Research article

Connectivity: Well off and well connected

Do areas with superfast broadband connectivity and high adoption command a premium when it comes to property values?

Whether logging on remotely for work or developing a deep and meaningful relationship with Alexa, the speed and availability of broadband is an increasing concern for most households. But how does it compare with the effect of good schools and a convenient commute in terms of influencing where we live and, in turn, the price of prime property?

Seer Green, Chiltern Hills, Buckinghamshire

Given the internet’s pivotal role in our day-to-day activities, the results of our latest research are somewhat counter-intuitive. Our analysis of connectivity speeds and house prices across the 8,651 electoral wards in Britain suggests that house prices are highest in areas where the proportion of superfast-broadband subscribers is lower. In electoral wards where fewer than 20% of homes have download speeds of 30mbps or more, the average house price is 41% more than the regional average (see chart below).

So, although households may be increasingly aware of their digital needs, it doesn’t necessarily follow that there will be high levels of broadband availability or adoption in the most valuable areas.

Property price and connectivity

Property price and connectivity In general, house prices are higher in areas where the proportion of superfast-broadband connections is lower
Source: Savills Research, Ofcom, Land Registry, Registers of Scotland

Counter-intuitively, house prices are highest in areas where the proportion of superfast-broadband subscribers is lower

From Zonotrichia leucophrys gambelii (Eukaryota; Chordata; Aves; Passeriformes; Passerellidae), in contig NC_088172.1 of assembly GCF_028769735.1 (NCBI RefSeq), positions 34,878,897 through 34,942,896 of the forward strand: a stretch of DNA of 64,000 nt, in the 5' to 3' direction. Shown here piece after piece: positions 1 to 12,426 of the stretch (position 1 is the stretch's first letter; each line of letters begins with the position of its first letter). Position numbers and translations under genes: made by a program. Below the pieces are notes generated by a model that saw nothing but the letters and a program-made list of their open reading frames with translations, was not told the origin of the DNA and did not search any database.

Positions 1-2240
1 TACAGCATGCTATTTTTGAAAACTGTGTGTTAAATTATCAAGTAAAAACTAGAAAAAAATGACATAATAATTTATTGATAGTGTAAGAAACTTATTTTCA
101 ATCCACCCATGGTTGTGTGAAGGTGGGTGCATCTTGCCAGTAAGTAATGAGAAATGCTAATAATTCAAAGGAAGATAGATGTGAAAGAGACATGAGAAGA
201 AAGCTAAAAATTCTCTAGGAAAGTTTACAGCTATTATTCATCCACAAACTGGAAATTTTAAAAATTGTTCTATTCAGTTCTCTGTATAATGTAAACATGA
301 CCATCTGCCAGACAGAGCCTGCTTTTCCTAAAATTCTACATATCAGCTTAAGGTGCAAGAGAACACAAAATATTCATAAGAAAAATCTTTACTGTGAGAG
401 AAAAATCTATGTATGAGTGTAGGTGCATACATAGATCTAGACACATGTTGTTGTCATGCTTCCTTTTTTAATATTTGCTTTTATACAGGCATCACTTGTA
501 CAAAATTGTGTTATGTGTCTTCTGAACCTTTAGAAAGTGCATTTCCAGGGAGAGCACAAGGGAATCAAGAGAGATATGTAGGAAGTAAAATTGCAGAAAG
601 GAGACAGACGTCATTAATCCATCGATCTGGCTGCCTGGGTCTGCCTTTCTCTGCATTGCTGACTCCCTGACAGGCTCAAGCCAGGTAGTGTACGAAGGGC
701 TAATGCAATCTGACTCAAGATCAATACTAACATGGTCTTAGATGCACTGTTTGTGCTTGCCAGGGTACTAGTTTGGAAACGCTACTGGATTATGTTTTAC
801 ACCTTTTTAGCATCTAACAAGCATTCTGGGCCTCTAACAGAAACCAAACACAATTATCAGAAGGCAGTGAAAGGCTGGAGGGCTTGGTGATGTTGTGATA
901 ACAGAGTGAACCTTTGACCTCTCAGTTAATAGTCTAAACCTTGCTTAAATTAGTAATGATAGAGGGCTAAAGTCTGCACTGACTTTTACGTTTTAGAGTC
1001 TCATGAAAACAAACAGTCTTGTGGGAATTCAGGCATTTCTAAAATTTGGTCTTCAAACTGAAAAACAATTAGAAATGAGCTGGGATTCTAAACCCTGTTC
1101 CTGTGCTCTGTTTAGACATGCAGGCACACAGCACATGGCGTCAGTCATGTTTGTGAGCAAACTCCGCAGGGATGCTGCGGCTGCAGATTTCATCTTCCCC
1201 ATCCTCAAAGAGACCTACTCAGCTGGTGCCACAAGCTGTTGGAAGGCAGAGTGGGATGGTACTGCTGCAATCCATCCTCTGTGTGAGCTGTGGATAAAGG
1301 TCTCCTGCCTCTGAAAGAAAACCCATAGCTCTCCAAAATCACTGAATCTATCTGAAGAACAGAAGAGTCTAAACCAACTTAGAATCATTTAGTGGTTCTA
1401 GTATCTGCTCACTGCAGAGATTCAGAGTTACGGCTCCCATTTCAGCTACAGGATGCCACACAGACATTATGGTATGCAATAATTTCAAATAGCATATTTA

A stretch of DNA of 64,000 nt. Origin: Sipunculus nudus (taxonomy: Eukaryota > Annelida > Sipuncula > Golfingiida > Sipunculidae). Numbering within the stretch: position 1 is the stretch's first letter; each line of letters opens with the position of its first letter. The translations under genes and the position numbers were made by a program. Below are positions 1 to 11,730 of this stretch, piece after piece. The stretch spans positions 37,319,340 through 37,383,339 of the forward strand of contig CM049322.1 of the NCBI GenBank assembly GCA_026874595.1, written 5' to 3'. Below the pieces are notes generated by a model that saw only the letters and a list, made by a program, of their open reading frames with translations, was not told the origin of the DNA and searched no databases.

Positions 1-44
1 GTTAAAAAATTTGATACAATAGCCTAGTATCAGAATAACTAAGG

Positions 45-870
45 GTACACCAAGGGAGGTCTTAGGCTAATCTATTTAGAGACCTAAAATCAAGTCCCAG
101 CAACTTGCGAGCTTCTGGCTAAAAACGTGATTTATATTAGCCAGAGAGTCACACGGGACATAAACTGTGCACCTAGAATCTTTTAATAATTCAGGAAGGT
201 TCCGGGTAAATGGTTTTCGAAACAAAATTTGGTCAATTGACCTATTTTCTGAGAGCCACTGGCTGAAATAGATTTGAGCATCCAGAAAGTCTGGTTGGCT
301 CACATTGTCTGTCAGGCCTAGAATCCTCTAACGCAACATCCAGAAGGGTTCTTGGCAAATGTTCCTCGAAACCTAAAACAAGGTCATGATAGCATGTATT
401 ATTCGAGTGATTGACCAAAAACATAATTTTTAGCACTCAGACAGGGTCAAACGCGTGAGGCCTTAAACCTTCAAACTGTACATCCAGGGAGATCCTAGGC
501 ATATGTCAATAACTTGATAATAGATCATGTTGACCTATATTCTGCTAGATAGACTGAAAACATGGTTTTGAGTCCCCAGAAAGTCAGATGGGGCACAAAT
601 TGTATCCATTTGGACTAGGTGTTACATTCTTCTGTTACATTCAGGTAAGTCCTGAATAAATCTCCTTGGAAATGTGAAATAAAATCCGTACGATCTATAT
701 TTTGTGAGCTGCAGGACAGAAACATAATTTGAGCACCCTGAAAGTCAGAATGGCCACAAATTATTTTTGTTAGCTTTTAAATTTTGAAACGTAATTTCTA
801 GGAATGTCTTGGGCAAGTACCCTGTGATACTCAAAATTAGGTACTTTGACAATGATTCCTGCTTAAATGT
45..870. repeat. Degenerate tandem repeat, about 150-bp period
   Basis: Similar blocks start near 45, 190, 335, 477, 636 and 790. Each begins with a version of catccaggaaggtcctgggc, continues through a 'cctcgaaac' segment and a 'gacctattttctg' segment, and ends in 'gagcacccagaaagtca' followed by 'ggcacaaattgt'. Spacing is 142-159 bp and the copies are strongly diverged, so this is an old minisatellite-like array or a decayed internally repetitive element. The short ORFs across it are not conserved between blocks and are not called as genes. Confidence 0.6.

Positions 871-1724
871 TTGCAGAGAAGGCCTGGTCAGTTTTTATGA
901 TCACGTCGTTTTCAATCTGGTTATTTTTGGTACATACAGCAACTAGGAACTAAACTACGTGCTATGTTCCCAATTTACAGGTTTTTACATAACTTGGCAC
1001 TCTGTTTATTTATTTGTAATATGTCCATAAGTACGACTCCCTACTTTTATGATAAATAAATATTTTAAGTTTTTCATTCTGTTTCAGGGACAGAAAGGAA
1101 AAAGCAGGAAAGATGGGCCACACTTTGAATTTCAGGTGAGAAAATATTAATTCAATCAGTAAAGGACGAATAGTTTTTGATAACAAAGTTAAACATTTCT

Savills Research

Some of this will be down to the demographic profile of households in the most expensive parts of the country. Wealthy, older households may be increasingly tech savvy, but they are typically less demanding of broadband than younger households on the lower rungs of the housing ladder. Equally, they will be more willing (or, in some cases, more keen) to spend their time off-grid in locations such as the South Downs and the Lake District. A case in point is the Brendon Hills in Somerset. It’s one of just seven wards in the country that has no superfast connectivity, yet the average property value is £661,000.

That said, there are a number of areas, such as Cambridge, Guildford and Brighton, that buck this trend. In each, the tech sector has played an important role in the local economy and has been a driver of wealth generation. This has resulted in affluent hotspots of digital connectivity.

In Cambridge, 72% of residents have superfast broadband and the average house price is £530,815. This is 60% above the regional average. For Guildford, with 69% adoption of superfast connectivity, average prices are £556,198 – 46% above the regional average.

So, what of the future? As more wealth is generated from the tech sector, so demand for prime property will rise among buyers who are both acutely aware of download speeds available and more demanding of what is on offer. For the moment, such buyers are fairly tightly clustered around certain locations, most notably around the superfast performers in the table below. But we would expect digital connectivity to become an increasingly important factor for home buyers.

Superfast superstars

Superfast superstars Wards with the highest value relative to its region and at least 75% superfast connections
Source: Savills Research, Ofcom, Land Registry, Registers of Scotland

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